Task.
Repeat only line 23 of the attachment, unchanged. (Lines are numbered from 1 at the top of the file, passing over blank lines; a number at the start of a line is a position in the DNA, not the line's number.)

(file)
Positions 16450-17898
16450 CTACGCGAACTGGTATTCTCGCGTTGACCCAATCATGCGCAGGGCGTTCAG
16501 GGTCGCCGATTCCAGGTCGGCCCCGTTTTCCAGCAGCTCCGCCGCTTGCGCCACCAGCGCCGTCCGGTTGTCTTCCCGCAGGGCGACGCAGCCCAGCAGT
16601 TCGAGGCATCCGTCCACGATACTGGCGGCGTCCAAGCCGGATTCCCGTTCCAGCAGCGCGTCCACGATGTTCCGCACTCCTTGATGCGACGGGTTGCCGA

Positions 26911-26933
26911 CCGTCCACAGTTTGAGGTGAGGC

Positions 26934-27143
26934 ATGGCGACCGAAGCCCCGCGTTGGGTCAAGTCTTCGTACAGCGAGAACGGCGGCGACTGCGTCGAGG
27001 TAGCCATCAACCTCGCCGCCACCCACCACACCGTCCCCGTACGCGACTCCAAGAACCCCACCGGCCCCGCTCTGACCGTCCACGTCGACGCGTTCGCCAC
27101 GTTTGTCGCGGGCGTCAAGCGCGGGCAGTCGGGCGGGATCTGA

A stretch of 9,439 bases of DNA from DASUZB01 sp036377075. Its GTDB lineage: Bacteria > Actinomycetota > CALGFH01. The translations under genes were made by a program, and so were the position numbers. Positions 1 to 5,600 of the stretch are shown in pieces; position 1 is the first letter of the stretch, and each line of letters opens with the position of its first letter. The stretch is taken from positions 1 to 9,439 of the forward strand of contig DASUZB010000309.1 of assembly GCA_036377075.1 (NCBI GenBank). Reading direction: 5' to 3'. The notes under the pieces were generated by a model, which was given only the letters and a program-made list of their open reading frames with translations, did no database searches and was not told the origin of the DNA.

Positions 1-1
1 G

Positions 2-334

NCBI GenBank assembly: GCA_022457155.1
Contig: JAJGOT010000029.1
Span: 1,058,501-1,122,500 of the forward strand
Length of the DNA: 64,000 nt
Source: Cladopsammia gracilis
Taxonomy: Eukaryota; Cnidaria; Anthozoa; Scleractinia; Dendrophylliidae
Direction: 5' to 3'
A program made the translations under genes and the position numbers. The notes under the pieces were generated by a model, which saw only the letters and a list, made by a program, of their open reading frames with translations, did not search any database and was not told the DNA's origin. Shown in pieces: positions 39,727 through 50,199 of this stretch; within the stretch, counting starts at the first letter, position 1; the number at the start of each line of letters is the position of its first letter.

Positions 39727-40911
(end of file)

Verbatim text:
Positions 39727-40911